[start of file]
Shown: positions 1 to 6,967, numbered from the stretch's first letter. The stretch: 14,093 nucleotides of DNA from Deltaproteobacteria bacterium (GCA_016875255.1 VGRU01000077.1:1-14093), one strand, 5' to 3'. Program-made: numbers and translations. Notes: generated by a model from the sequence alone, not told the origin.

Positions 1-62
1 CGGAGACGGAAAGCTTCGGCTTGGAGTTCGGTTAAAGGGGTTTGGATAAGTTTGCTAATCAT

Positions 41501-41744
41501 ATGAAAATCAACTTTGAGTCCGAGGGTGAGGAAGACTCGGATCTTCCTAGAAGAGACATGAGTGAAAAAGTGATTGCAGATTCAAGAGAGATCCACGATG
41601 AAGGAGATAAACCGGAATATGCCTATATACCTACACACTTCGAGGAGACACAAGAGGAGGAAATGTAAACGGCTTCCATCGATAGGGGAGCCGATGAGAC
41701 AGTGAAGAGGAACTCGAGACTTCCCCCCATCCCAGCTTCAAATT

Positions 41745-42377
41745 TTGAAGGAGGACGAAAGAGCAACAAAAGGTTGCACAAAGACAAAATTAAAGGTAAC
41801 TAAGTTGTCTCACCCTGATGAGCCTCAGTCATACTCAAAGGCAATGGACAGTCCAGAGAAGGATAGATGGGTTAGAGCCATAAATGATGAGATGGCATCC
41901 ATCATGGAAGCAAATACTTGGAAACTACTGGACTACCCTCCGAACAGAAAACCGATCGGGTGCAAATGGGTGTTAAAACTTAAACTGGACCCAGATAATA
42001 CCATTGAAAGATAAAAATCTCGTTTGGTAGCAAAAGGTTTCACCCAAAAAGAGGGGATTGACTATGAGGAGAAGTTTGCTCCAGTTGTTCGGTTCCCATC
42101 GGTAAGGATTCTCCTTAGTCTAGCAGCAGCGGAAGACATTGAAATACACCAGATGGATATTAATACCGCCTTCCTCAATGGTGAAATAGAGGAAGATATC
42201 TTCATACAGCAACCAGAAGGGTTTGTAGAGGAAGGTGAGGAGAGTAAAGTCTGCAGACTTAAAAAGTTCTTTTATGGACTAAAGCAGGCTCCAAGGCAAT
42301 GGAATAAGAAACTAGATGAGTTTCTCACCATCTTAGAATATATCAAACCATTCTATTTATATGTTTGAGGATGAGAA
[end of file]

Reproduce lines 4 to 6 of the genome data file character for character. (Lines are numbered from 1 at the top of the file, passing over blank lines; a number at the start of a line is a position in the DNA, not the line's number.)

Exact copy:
Positions 41501-41744
41501 ATGAAAATCAACTTTGAGTCCGAGGGTGAGGAAGACTCGGATCTTCCTAGAAGAGACATGAGTGAAAAAGTGATTGCAGATTCAAGAGAGATCCACGATG
41601 AAGGAGATAAACCGGAATATGCCTATATACCTACACACTTCGAGGAGACACAAGAGGAGGAAATGTAAACGGCTTCCATCGATAGGGGAGCCGATGAGAC